Tuesday, February 25, 2014

Pam Gems' "Stanley": Book Review

This dramatic presentation of the English artist Stanley Spencer (1891-1957) published in 1996 premiered with Anthony Sher in the title role, and it must have been rewarding to watch. (It won a Tony nomination in 1997.) For, in the written form here I review, Gems places Spencer within the tumult of his very tangled relationships with his wife Hilda and his lesbian lover (a long story, thus this play) Patricia and her partner Dorothy. Add his teacher Henry (Tonks), his contemporary Augustus (John), and his agent Dudley (Tooth) among a few others and you learn about the career and personality of quite a figure, a standout even by village characters of this island.

While resisting strenuously the eccentric label, with his canvas toted around his beloved Cookham in a pram, his horned-rimmed circular frames, and his bowl haircut, Spencer courted comparisons. His spiritually intricate, erotically charged, and/or boldly distorted visionary paintings invited acclaim or notoriety. Gems incorporates a lot of biographical material with enough skill, for a short play, not to feel like it's a history lesson. Still, having finished Kenneth Pople's big biography before reading this play, I was glad I had learned about the painter beforehand, for the speed with which much of the expository dialogue flies by demands attention (the one caution I'd share with fellow readers of this rather than viewers or students of Spencer), and perhaps on stage some relationships were clearer.

"I love being in a room and emanating 'Stanley' qualities, throwing out nice bits of me for people to pick up..." (38) So he complains to Hilda, who resists his ministrations and begins to retreat from him while Patricia, back in the village, gloms on to Stanley. Smitten, he buys her extravagances, painting landscapes to pay his way and hers rather than his own personal visions.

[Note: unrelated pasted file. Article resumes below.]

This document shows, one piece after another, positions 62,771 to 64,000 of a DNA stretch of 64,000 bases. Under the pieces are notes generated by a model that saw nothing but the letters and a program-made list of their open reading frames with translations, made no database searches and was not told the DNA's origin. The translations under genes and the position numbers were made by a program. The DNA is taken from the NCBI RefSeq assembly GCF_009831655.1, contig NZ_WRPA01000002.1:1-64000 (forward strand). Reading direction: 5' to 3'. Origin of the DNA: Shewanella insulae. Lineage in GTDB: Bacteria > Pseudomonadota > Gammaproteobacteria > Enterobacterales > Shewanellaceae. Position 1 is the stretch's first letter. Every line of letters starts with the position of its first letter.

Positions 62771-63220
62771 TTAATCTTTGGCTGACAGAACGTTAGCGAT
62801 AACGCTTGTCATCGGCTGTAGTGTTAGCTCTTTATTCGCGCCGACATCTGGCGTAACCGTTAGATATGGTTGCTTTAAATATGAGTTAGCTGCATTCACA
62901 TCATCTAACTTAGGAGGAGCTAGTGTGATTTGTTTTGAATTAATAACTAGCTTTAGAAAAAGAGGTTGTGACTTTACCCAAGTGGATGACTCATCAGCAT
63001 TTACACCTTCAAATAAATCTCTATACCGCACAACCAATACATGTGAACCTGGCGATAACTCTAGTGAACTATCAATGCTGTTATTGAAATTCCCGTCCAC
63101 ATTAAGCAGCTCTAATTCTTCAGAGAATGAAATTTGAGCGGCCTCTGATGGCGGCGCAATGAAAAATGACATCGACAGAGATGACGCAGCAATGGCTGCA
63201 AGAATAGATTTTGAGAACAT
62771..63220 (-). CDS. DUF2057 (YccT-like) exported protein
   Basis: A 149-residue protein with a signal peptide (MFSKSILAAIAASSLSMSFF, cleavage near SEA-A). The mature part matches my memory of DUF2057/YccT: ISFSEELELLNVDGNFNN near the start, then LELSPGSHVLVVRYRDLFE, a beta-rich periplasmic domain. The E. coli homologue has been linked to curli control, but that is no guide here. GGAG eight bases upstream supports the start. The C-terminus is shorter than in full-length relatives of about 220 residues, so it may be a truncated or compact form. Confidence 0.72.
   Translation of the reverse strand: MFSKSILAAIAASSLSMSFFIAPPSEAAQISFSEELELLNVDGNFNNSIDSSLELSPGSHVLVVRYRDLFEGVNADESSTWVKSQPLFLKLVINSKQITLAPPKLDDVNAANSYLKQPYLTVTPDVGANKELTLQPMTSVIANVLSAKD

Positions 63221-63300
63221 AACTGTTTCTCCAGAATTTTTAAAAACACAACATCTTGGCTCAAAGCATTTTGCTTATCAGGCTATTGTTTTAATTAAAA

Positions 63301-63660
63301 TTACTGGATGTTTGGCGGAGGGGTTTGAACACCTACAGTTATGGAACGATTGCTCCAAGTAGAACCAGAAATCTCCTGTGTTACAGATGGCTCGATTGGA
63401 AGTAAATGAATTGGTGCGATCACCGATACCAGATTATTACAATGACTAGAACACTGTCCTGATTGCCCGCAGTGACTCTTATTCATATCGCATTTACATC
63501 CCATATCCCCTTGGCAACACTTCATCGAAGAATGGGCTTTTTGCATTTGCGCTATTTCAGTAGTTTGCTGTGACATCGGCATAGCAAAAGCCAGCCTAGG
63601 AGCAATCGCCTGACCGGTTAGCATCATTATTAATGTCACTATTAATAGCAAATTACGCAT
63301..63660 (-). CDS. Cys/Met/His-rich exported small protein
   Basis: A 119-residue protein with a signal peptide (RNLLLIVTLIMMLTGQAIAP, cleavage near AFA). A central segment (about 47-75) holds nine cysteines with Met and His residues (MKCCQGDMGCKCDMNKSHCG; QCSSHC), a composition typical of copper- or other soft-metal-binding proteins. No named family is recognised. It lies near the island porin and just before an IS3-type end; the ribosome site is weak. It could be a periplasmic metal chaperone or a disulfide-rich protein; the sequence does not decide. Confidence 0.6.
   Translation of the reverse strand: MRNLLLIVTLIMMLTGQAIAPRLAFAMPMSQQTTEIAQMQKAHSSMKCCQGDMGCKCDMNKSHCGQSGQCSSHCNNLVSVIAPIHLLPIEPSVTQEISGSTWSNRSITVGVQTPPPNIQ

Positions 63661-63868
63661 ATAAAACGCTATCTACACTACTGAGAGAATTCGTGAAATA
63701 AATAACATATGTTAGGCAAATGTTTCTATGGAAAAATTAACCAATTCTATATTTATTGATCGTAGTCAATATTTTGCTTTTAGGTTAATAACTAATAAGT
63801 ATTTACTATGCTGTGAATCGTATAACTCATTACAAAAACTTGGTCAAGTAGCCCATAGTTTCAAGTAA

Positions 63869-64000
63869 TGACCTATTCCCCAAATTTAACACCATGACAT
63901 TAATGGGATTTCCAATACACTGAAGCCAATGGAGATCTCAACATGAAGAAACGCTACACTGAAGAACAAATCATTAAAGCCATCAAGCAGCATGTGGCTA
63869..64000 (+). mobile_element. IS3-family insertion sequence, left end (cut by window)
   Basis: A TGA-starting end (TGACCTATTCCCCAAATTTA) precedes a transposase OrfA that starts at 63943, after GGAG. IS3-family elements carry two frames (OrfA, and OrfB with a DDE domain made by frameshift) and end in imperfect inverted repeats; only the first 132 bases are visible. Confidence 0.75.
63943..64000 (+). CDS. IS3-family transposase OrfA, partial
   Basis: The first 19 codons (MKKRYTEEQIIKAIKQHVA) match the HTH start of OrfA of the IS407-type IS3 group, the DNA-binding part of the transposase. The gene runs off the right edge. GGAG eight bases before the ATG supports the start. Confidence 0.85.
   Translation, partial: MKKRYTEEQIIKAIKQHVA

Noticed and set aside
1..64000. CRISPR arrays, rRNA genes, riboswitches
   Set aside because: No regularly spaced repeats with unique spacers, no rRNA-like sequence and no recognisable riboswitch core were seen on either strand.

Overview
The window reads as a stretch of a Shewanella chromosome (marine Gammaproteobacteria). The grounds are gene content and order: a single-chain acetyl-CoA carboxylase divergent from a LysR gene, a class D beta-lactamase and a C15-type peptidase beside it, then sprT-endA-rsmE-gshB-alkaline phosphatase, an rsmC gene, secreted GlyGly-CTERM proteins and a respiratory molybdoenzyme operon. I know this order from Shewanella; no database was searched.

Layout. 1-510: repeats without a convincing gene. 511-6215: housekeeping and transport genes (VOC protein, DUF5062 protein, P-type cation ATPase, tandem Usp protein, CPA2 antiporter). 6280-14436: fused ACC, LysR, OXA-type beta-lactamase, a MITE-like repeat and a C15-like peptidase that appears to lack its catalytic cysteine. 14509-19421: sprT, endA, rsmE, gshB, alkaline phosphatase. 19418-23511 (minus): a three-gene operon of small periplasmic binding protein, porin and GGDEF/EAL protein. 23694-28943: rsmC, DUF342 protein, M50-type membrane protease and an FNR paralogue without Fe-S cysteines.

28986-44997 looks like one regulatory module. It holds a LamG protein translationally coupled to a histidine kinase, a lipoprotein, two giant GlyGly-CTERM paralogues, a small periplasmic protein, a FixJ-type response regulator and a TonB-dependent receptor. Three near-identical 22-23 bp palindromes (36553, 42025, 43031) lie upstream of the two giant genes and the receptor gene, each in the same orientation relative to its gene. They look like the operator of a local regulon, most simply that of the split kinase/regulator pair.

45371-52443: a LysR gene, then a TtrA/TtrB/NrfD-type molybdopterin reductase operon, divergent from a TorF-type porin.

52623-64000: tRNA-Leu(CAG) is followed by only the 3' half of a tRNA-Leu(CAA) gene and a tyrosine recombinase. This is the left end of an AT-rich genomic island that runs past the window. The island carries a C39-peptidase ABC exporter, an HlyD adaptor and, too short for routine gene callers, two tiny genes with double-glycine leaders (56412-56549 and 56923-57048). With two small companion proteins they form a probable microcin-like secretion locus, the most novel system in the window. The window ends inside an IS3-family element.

In Gems' dramatization, which seems to accord with what is known, Patricia leads him on. Even after he divorces Hilda, leaves his daughters, and marries Patricia, she pushes him off and in turn eggs him on. She assures him that "I'll get them for you...you shall have women, as many women as you want..." (45) While more of a procurer here than in real life perhaps, her connivance does dominate.

Henry, as Stanley later dithers while Hilda declines his return and Patricia wears him out as she retreats from him while still milking him, chastises Stanley: "You court simplicity like a dog after a b[---]ch." (66) His oddity fails to win him as many admirers around him as his fame might bring him. He tries to paint more explicit paintings of both women in his life, but his reputation appears tainted.

In the end, Patricia too divorces him even as she rushes to claim the title of Lady when Sir Stanley is knighted. Hilda goes crazy and then dies (nicely portayed in the latter state by Gems' stage direction). Patricia puts him down: "Everything you paint is deformed...lunatic...all gazing at the world with imbecile stares...Me decked out in all the finery you forced upon me..." (79) She proves sour stuff.

By contrast, the penultimate scenes rescue this downbeat tone with Dorothy, who had also labored long as a painter in Patricia's shadow; their paintings were shown only under the latter's name. Dorothy tells a journalist after the knighthood how "there is a sort of unique human clumsiness about his work--it is deliberate, of course. He paints people trapped, as it were, in their own flesh, pinned down to this earth, and yet they seek to soar and he makes that seem very possible." (85)

Stanley has the last word. In his apotheosis, still madly writing away to Hilda as he had long after their divorce and her death, he insists on the rightness of his righteousness. "God blessed me with a great talent and a great love. Now I'm alone to get on with the work. Sorrow and sadness is not me." (88) He remains the best judge of his work. He looks down at his canvas: "Beautifully done." Packing up, off he goes with his pram, down the streets of Cookham, to his home, amidst his lifelong home.
(Amazon US 1-25-14)

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